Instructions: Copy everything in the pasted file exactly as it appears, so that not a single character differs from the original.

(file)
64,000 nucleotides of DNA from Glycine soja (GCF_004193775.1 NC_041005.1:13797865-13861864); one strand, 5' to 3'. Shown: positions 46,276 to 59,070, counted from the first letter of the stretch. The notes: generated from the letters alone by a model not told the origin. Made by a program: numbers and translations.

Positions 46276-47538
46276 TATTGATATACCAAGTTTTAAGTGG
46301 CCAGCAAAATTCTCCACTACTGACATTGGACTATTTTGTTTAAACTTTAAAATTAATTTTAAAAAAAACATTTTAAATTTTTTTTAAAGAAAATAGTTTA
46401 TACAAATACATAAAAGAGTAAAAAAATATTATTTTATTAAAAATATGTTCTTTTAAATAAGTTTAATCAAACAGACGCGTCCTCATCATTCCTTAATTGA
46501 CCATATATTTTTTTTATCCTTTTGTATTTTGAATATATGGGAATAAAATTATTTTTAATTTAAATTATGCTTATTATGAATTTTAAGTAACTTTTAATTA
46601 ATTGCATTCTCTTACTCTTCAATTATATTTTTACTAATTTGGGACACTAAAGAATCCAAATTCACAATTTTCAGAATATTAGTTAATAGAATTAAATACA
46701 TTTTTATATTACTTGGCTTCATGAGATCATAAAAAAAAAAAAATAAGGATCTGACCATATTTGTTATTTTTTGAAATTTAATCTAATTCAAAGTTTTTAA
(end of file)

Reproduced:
64,000 nucleotides of DNA from Glycine soja (GCF_004193775.1 NC_041005.1:13797865-13861864); one strand, 5' to 3'. Shown: positions 46,276 to 59,070, counted from the first letter of the stretch. The notes: generated from the letters alone by a model not told the origin. Made by a program: numbers and translations.

Positions 46276-47538
46276 TATTGATATACCAAGTTTTAAGTGG
46301 CCAGCAAAATTCTCCACTACTGACATTGGACTATTTTGTTTAAACTTTAAAATTAATTTTAAAAAAAACATTTTAAATTTTTTTTAAAGAAAATAGTTTA
46401 TACAAATACATAAAAGAGTAAAAAAATATTATTTTATTAAAAATATGTTCTTTTAAATAAGTTTAATCAAACAGACGCGTCCTCATCATTCCTTAATTGA
46501 CCATATATTTTTTTTATCCTTTTGTATTTTGAATATATGGGAATAAAATTATTTTTAATTTAAATTATGCTTATTATGAATTTTAAGTAACTTTTAATTA
46601 ATTGCATTCTCTTACTCTTCAATTATATTTTTACTAATTTGGGACACTAAAGAATCCAAATTCACAATTTTCAGAATATTAGTTAATAGAATTAAATACA
46701 TTTTTATATTACTTGGCTTCATGAGATCATAAAAAAAAAAAAATAAGGATCTGACCATATTTGTTATTTTTTGAAATTTAATCTAATTCAAAGTTTTTAA